As word of Schvarts' project got around, Yale hurriedly released a statement assuring everyone that it was all just "creative fiction":

“Ms. Shvarts is engaged in performance art. She stated to three senior Yale University officials today, including two deans, that she did not impregnate herself and that she did not induce any miscarriages,” a Yale spokeswoman, Helaine Klasky, said in a statement sent by e-mail to reporters. “The entire project is an art piece, a creative fiction designed to draw attention to the ambiguity surrounding form and function of a woman’s body.”

But according to a follow-up report in the Yale Daily News, Sharvarts is still insisting that she really did what she initially claimed:

Shvarts reiterated Thursday that she repeatedly use a needleless syringe to insert semen into herself. At the end of her menstrual cycle, she took abortifacient herbs to induce bleeding, she said. She said she does not know whether or not she was ever pregnant. “No one can say with 100-percent certainty that anything in the piece did or did not happen,” Shvarts said, “because the nature of the piece is that it did not consist of certainties.”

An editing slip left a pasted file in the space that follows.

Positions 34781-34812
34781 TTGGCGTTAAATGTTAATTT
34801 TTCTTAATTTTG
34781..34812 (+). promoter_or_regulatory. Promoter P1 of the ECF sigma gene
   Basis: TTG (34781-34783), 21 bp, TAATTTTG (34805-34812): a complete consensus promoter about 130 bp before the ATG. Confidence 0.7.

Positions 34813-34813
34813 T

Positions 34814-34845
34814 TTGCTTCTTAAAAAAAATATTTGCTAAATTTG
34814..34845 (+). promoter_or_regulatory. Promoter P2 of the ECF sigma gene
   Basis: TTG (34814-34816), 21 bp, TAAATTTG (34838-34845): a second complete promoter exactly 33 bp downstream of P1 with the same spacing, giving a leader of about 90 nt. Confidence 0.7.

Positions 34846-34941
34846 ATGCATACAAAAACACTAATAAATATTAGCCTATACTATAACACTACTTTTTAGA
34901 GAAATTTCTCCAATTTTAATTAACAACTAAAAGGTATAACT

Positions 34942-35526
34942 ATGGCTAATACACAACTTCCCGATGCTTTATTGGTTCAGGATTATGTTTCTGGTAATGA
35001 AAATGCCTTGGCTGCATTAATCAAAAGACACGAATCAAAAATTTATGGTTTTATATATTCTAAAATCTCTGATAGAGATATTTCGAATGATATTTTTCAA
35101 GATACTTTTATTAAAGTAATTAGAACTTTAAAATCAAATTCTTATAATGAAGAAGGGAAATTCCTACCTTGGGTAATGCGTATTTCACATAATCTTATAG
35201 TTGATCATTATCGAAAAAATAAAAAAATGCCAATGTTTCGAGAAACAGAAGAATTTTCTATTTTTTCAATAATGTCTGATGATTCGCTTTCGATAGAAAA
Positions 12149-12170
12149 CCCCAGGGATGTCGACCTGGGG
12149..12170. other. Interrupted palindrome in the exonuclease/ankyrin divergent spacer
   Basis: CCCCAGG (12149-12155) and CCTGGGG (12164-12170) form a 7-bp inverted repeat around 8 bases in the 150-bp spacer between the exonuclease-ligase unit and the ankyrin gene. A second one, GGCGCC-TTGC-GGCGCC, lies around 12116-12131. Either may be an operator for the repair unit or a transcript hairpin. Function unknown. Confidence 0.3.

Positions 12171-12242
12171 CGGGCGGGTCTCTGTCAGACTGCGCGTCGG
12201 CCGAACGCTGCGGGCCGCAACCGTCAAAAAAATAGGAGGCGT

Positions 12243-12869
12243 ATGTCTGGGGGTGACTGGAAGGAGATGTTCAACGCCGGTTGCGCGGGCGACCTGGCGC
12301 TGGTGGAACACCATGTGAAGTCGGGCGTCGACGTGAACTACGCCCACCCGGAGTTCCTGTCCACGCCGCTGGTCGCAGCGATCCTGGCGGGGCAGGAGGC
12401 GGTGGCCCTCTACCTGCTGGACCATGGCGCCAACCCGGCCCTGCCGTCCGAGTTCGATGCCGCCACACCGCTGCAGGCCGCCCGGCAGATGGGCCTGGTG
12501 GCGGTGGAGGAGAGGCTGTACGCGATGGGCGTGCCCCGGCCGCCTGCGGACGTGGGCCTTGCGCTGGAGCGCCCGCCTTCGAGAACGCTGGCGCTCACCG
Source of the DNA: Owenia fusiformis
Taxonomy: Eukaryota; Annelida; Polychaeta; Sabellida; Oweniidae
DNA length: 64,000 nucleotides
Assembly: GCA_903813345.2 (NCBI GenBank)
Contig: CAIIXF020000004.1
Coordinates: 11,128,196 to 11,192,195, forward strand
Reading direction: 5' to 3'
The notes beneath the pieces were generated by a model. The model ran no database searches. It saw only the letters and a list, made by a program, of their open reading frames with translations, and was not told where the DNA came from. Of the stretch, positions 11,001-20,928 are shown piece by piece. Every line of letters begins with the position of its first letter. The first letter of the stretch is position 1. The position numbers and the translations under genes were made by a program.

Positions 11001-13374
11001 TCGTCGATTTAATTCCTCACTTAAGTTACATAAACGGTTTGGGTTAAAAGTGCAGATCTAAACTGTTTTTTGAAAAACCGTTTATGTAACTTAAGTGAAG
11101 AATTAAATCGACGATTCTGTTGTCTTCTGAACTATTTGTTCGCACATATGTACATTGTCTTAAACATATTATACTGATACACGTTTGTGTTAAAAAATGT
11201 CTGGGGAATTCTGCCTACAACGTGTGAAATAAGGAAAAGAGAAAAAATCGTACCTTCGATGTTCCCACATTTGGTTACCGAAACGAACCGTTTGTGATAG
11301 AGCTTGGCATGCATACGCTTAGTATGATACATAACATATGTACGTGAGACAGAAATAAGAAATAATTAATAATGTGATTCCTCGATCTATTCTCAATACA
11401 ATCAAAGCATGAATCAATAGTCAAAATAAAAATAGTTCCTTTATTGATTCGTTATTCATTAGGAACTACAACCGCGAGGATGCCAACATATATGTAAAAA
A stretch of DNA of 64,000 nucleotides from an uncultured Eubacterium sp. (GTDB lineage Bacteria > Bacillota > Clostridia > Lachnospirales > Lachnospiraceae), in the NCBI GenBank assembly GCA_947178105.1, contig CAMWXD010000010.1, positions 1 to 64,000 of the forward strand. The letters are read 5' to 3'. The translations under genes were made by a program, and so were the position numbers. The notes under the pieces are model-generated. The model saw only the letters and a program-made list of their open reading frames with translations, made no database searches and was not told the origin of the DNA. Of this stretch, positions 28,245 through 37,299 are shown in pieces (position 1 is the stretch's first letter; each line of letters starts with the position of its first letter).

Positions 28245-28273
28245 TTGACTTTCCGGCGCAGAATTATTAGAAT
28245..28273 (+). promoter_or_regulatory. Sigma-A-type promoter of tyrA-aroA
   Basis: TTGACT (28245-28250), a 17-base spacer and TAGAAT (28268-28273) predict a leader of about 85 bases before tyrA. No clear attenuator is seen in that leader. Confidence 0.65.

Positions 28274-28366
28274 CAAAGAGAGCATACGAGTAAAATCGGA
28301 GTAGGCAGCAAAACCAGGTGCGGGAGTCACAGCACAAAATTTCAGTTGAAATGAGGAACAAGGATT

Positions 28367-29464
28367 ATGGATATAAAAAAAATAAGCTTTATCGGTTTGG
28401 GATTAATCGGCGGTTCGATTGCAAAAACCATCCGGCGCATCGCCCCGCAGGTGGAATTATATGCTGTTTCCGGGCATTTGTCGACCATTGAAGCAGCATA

My hunch is that Shvarts probably did conduct her bizarre project. But who can say for sure? Creating doubt seems to be the basic point of her project.

There's a long history of hoaxes and "art projects" involving reproduction, which is why I devoted an entire chapter to that subject in Hippo Eats Dwarf. The two that remind me most of Shvarts' project are Mary Toft, the woman who gave birth to rabbits, and Chrissy Caviar, the performance artist who claimed she harvested the eggs from her body and sold them as food.